Tuesday, November 01, 2016

Medical clothes--what's your take?

At the University of Rhode Island's biomedical engineering dept, professors and students are working on ways doctors can better prescribe for Parkinson's patients--based on their symptoms.

The approach is to transform gloves, socks, clothes, and shoes into high tech items.

Smart textiles are the focus--wearable items embedded with sensors, electronics, and software that can collect data from patients and deliver it to doctors.

They already came up with a wristband that monitors tremors of people with Parkinson's and sends that info to doctors.

Now--the emphasis is on textiles. Gloves can monitor tremors, too.

They are also working on high-tech socks for people who have suffered strokes. These socks gauge the walking stride and gait.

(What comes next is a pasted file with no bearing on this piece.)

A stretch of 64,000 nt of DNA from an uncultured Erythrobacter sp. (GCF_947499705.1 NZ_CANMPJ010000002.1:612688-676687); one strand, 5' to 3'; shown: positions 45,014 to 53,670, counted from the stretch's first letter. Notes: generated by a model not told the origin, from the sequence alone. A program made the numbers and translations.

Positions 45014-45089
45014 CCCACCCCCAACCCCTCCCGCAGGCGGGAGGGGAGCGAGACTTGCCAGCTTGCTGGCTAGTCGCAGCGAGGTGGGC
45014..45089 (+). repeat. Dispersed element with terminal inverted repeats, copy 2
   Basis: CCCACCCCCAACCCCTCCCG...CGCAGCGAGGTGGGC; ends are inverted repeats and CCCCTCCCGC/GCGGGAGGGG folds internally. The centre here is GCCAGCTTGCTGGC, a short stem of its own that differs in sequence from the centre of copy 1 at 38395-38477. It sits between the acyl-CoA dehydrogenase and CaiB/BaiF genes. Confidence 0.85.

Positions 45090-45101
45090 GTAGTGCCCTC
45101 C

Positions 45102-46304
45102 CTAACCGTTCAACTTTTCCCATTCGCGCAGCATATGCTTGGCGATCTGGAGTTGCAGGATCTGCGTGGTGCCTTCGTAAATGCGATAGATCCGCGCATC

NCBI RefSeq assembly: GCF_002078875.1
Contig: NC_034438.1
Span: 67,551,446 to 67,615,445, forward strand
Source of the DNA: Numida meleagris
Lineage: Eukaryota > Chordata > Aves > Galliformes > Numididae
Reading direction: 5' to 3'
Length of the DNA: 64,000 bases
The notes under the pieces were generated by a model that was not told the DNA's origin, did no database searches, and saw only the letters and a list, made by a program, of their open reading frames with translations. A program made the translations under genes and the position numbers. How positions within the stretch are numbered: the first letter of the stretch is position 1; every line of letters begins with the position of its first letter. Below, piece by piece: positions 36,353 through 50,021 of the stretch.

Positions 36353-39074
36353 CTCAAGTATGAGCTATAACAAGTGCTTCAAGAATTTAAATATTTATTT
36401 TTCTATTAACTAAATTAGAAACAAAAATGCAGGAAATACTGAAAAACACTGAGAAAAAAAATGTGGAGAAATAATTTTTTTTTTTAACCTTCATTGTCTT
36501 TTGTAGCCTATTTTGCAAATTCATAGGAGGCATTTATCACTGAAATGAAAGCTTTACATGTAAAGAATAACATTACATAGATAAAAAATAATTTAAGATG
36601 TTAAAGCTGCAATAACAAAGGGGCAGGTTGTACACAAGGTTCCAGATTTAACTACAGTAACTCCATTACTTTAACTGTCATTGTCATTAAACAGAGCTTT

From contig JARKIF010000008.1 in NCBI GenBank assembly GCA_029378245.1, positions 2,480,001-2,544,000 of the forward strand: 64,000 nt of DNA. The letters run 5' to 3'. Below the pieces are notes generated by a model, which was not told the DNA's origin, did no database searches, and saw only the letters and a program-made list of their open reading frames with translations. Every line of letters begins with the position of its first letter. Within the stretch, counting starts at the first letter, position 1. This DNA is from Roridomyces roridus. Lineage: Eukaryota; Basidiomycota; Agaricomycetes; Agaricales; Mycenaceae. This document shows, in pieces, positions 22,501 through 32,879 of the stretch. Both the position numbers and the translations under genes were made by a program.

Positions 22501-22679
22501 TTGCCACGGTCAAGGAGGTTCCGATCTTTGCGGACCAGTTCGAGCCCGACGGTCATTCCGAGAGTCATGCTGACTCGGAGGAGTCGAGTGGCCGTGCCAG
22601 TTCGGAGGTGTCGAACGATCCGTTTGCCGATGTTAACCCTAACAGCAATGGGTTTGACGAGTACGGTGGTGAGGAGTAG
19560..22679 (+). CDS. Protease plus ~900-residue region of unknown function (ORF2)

In the works--smartwatch tech for patients with psychiatric illnesses and autism.  These will measure daily activities.

Incidentally, the URI students are also working on a smart dog collar to scare away coyotes. How do the collars know there is a coyote around? Good question! says the prof. Well...how do they?

As for the human electronic wearables--my question is: What doctor would have time to look at all this messaging...You can hardly get a prescription refilled without six calls or a trek to the office.

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